So, basically, while Beck is claiming to be standing up for the rights and nobility of Native Americans, he is actually promoting a view that has historically been very hostile to them. Indeed, the very fact that he wants to brush aside their history (simply saying "who cares? It's in the past") and focus on the prehistory that he believes conveniently proves his religious beliefs is telling. If he really didn't care about what was in the past, why is he going to it at all? When looked at this way, it's pretty obvious why Beck is using the same tactics as young Earth creationists - he's doing the same sort of intellectual exercise.
What's more, by making false claims about the past of the Native Americans, Glenn Beck is essentially spitting in their faces. While he accuses institutional science of "covering up their past" he proceeds to attempt to do that very thing, based on no evidence and for a religious/ideological purpose that is not theirs. So, basically, Beck is a hypocrite.
But Beck isn't getting his misinformation from nowhere. Much of it is classic urban legends and hoaxes that have been floating around for over a century. Another chunk is the "arch site numerology" and accusations of cover-up towards legitimate researchers championed by pseudo-intellectuals such as Graham Hancock as well as young Earth creationists. But some of it seems to come from a branch of Brigham Young University's Maxwell Institute known as the Foundations for Ancient Research and Mormon Studies AKA FARMS*.
I was first made aware of FARMS by a friend of mine who is himself Mormon. He spent several years trying to get me to look into the FARMS literature, convinced that it would A) make me "see the light" and convert to his religion, and B) get FARMS-generated materials into the archaeological mainstream. He was rather disappointed when I finally began looking into the material produced by FARMS and quickly saw that it was A) not actually research into the past in that it ignored actual data in favor of supposition and special pleading, and B) it was really nothing more than an apologetics arm of the Mormon church, and did the same sort of spurious argument and provided the same quality of false evidence that apologetics arms of other churches do. Given the quality of his "evidence", I suspect that Beck is also familiar with FARMS.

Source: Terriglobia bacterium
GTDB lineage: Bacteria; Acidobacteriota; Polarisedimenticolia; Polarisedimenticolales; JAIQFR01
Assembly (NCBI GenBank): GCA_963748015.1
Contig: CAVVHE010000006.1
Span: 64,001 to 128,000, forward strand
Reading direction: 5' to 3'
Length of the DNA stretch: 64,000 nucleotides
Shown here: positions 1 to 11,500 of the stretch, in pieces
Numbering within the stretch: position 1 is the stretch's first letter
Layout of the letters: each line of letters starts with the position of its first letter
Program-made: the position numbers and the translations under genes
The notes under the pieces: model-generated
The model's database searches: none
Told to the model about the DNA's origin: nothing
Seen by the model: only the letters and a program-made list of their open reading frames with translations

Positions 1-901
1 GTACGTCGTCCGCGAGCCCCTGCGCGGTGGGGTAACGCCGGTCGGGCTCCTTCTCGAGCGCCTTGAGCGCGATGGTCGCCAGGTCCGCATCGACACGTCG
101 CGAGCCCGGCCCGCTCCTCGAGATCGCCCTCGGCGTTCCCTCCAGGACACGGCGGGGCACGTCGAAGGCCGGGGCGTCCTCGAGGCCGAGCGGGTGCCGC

Regardless, Beck's claims are completely out-of-whack with reality, and his focus on the ancient past while wanting to ignore the recent past is bizarre unless you consider his religious beliefs. While he has not flat-out said that he is pushing a Mormon agenda with his screeds on prehistory, it's pretty clear that this is precisely what he is doing.
*Some would say that he is also a moron, but as I can not confirm his IQ, I will only comment that he is confirmed as a Mormon, and his status as a moron is open to debate.
**So much for eternal truths.
***I keep meaning to write a post or series of posts on FARMS, but they are so large in terms of their logical fallacies and bizarrely contrived "evidence" that it is something of a daunting task.